This work was supported by the SmartShip and MASTER Projects through the European Union’s Horizon 2020 research and innovation program under Marie-Sklodowska Curie grant agreement nos. 823916 and 777695, respectively. The work only reflects the authors’ views; the EU Agency is not responsible for any use that may be made of the information that it contains.

Institutional Review Board Statement

Not applicable.

Informed Consent Statement

Not applicable.

Data Availability Statement

Not applicable.

Conflicts of Interest

The authors declare no conflict of interest.


Danaos Shipping, (accessed on 2 November 2022).
3 (accessed on 2 November 2022).
4 (accessed on 2 November 2022).
(the first timestamp is the departure time).
(initially, this is the departure point).
(the Haversine—or great circle—distance is the angular distance between two points on the surface of a sphere).


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Figure 1. Preprocessing steps for extracting Maritime traffic routes.
Figure 1. Preprocessing steps for extracting Maritime traffic routes.
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Figure 2. The final Maritime route network.
Figure 2. The final Maritime route network.
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Figure 3. Alternate route recommendation on route Gibraltar–Genoa.
Figure 3. Alternate route recommendation on route Gibraltar–Genoa.
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Figure 4. Alternate route recommendation on route Gibraltar–Cagliari.
Figure 4. Alternate route recommendation on route Gibraltar–Cagliari.
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Figure 5. Alternate route recommendation on route Napoli–Amman.
Figure 5. Alternate route recommendation on route Napoli–Amman.
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Figure 6. Decrease of the wave height when the alternate routes are followed.
Figure 6. Decrease of the wave height when the alternate routes are followed.
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Figure 7. Decrease of the wave period when the alternate routes are followed.
Figure 7. Decrease of the wave period when the alternate routes are followed.
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Figure 8. Decrease of the wind speed when the alternate routes are followed.
Figure 8. Decrease of the wind speed when the alternate routes are followed.
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Figure 9. Deviation of wave direction when the alternate routes are followed.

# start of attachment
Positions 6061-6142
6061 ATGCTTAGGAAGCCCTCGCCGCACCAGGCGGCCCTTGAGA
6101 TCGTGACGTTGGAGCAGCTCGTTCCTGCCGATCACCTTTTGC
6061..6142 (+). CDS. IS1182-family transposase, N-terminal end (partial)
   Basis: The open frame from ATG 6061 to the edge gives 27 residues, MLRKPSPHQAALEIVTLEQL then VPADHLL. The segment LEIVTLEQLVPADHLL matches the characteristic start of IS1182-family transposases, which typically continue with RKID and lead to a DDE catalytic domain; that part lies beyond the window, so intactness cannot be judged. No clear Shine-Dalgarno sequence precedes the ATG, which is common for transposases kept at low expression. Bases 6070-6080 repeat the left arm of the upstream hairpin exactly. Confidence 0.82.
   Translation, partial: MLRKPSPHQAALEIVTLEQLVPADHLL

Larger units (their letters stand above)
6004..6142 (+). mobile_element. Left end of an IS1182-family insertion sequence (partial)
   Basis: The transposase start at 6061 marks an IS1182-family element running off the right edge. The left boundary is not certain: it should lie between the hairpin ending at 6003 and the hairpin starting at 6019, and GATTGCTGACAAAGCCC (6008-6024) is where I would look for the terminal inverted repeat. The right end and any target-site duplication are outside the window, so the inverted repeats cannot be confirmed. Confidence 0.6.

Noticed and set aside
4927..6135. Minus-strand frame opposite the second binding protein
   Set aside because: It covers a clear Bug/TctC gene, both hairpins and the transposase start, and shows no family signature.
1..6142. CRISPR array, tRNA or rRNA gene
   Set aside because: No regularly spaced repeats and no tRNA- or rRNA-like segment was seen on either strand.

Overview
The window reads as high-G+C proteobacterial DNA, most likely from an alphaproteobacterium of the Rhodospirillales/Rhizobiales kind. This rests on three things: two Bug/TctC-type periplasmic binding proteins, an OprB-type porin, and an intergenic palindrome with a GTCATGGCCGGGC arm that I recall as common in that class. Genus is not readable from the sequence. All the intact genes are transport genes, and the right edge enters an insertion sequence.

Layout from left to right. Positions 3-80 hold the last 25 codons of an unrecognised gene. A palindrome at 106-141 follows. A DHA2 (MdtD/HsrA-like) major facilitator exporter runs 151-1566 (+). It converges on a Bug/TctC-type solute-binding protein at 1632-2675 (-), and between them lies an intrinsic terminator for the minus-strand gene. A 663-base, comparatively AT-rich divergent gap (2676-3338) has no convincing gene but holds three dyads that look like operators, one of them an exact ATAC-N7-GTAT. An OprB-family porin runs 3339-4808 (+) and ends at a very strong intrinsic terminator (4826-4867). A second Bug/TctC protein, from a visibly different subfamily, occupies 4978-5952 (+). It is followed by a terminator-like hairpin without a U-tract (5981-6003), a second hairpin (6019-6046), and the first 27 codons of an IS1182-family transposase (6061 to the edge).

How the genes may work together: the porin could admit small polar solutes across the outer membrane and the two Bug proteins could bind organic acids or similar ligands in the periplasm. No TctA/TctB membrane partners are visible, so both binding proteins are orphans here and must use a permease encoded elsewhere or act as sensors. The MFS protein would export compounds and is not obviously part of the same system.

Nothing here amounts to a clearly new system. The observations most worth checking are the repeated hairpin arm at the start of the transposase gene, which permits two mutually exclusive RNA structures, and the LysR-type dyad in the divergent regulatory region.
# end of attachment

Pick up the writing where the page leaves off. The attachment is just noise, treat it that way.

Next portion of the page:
Figure 9. Deviation of wave direction when the alternate routes are followed.
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Figure 10. The length of the routes for both the initial and recommended routes.
Figure 10. The length of the routes for both the initial and recommended routes.
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Figure 11. The difference in length between the initial and the recommended routes.
Figure 11. The difference in length between the initial and the recommended routes.
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Table 1. Weather thresholds of adverse conditions.
Table 1. Weather thresholds of adverse conditions.
Significant Wave Height h s (m)Peak Wave Period T p (s)Mean Wind Speed (m/s) V w Wave Direction (Range in )
≤6.0 7.0 T p 15.0 ≤22.660–120° and 240–300°
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MDPI and ACS Style

Spyrou-Sioula, K.; Kontopoulos, I.; Kaklis, D.; Makris, A.; Tserpes, K.; Eirinakis, P.; Oikonomou, F. AIS-Enabled Weather Routing for Cargo Loss Prevention. J. Mar. Sci. Eng. 2022, 10, 1755.

AMA Style

Spyrou-Sioula K, Kontopoulos I, Kaklis D, Makris A, Tserpes K, Eirinakis P, Oikonomou F. AIS-Enabled Weather Routing for Cargo Loss Prevention. Journal of Marine Science and Engineering. 2022; 10(11):1755.

Chicago/Turabian Style

Spyrou-Sioula, Kalliopi, Ioannis Kontopoulos, Dimitrios Kaklis, Antonios Makris, Konstantinos Tserpes, Pavlos Eirinakis, and Fotis Oikonomou. 2022. "AIS-Enabled Weather Routing for Cargo Loss Prevention" Journal of Marine Science and Engineering 10, no. 11: 1755.